[racket-dev] my '312' this semester, how we compare to others

From: Matthias Felleisen (matthias at ccs.neu.edu)
Date: Thu Apr 21 13:07:32 EDT 2011

[ In case you don't know: since the late 90s, I have been teaching a course dubbed software dev every so often. Students choose their favorite language, I choose the project, they program, I program in Racket and in DrRacket (and strictly). Over the semester the students code-walk their projects in class and the 'finals' are two-hour code walks with 'stress tests' of their servers working with my clients and vice versa. This gives me some idea of what languages contribute to the standard of programming and what's out there. ]

***** OBSERVATIONS from this year's '312', starting with some background: 

(1) this is the first year the course was open to MS students and limited enrollment only. So I ended up with 10 MS students and 6 undergraduates. 
(2) I saw much less variety than usual. 
(3) two undergraduates started with Racket but due to team rotations they ended up with Java partners. 
(4) all MS students fell back into their Java/Eclipse monoculture after having seen Racket/DrRacket in the Bootcamp course for MS students. 
(5) one pair chose Python 
(6) one pair chose C++, and lo and behold, this is the first time in 14 years that the C++ pair survived the course. 

On local basis (ten lines here, ten lines there), the C++ and Python code looks as good as Racket code. 

Java looks worst. Period. 

I stuck to Racket's OO world, and I will say that I mostly enjoyed this. 

Racket didn't provide me with much of an advantage anymore. I did benefit from mixins (twice), custodians (once), proper contracts (huge win) and my first large-scale use of rackunit (another large win). If I had remembered logging in Racket, I would have saved myself 40 lines of code and 2 hours of debugging. Higher-order functions and macros played very minor roles. This is possibly due to my choice of project. (Look for Ingenious board game; distributed; variations on the rules) 

Bottom line here: My code implements more features, is easier to read, has many fewer bugs, I am more productive than anybody in there. But it's my personal skill set (with Racket) not the language features that give me most of the advantage. 

;; --- 

Let's get to what I learned about how others live and where we fail: 

***** PROBLEMS WITH DRRACKET: compared to the Eclipse-Java monoculture, DrRacket suffers from three major problems as far as I am concerned as a program designer:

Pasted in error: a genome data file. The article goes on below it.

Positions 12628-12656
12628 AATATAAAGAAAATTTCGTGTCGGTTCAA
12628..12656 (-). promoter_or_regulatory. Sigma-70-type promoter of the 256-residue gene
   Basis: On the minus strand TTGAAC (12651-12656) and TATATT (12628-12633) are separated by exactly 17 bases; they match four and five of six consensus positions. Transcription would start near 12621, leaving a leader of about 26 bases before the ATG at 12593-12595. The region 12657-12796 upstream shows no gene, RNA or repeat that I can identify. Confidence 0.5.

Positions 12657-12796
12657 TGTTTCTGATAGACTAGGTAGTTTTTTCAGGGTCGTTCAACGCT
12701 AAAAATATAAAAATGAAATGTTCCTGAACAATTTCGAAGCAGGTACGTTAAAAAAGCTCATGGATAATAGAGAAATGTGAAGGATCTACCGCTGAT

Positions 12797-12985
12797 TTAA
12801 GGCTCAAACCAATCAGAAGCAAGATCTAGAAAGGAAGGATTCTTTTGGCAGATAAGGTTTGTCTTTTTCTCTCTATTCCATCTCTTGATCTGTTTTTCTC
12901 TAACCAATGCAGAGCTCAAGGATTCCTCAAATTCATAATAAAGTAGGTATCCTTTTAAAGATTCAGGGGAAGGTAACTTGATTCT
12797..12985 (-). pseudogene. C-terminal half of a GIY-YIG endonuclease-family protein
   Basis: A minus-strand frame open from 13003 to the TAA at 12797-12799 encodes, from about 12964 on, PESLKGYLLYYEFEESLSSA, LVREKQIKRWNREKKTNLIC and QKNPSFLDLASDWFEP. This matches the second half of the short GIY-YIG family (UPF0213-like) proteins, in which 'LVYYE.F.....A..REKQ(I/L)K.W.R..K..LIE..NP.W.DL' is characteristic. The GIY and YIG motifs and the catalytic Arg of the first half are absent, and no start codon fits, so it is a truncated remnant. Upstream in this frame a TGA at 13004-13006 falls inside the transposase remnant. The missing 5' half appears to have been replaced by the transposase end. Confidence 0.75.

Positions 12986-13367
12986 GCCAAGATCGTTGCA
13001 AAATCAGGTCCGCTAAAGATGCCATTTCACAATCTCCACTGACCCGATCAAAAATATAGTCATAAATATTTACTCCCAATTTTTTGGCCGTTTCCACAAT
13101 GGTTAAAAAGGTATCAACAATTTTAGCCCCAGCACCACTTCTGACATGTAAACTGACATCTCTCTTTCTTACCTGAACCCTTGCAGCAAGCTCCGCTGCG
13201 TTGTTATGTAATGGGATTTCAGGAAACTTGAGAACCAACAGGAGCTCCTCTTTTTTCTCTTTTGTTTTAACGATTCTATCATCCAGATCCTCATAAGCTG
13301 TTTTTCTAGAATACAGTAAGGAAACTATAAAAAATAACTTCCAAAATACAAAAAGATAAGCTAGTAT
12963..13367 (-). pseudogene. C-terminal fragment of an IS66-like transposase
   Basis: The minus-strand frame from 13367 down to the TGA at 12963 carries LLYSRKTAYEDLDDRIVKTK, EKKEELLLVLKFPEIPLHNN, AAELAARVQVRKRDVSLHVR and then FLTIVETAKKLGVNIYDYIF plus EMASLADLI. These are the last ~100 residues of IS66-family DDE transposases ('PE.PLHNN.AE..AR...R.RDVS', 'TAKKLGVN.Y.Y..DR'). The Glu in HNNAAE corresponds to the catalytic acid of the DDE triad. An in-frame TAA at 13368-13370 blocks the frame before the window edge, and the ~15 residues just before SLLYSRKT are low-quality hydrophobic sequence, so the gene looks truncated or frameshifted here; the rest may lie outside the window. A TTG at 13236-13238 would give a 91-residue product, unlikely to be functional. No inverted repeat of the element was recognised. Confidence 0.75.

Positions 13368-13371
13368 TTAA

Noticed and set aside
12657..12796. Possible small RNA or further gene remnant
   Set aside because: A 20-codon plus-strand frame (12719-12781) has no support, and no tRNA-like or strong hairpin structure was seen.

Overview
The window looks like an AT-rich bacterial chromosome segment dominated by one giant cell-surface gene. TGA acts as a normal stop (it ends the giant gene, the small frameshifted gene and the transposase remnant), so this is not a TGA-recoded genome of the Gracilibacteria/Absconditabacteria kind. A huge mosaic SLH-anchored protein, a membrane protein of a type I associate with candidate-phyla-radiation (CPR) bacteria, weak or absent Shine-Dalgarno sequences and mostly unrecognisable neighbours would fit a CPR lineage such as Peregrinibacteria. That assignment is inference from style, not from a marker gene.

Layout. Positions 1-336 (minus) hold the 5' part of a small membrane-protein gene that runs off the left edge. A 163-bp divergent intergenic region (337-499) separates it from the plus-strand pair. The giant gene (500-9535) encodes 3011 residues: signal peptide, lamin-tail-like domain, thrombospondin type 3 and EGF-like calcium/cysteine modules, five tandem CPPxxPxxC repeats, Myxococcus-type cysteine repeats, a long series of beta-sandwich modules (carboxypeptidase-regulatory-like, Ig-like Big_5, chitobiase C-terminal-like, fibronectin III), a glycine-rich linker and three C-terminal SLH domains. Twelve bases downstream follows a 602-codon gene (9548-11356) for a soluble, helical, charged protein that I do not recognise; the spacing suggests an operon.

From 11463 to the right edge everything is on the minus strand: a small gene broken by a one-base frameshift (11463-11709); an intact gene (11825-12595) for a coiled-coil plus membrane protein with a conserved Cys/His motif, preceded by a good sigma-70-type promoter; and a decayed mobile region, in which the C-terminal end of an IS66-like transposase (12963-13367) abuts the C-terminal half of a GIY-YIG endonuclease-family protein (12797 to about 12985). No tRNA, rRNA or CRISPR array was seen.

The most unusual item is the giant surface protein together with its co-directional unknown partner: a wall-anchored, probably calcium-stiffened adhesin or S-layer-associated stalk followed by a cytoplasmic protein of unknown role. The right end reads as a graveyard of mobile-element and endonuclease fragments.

-1- Eclipse performs 'check syntax' in an on-line fashion. If you are reading a piece of code, and you wish to jump to the definition of some method you're calling, click and you jump. 

-2- Eclipse autocompletes all the time and in a highly convenient manner. 

-3- Eclipse displays tooltips on ids with relevant docs. It makes it trivial to learn the APIs and to recall what your own methods do (assuming your types and your purpose statements contain the proper information). 

DrRacket/Racket is superior to Eclipse in two regards: 

+1+ Contracts are properly integrated into our tool chain. They are comments and or strings in the rest of the world. 

+2+ My discipline of using define/provide-test-suite enabled me to keep interfaces narrow and tests accurate and called properly. 

***** PROBLEMS WITH RACKET: our performance suffers from two problems. 

-A- I demanded that students deliver their functionality via Unix shell scripts, and so I did so too. My tcsh scripts check the argument number and pass the arguments on to Racket. Firing up one of my clients or servers takes several seconds. All other language implementations appear to bring up their servers or clients instantaneously. 

-B- When it comes to raw computational performance (ignore loading Racket, start from REPL and run a single game -- 10 seconds), my implementation is faster than Python (but barely) and one of the Java implementations. But one Java implementation is 10x faster. My hunch is that our OO system is significantly slower than Java's because we lack types to reduce dispatch overhead. Then again I might be wrong. -- Another possibility is that my extremely heavy use of our wonderful (!) contracts may impose a large overhead. I use mostly ->i and ->m. 

;; --- 

So this is the view from the frontline. I am equally delighted and frustrated this year -- Matthias

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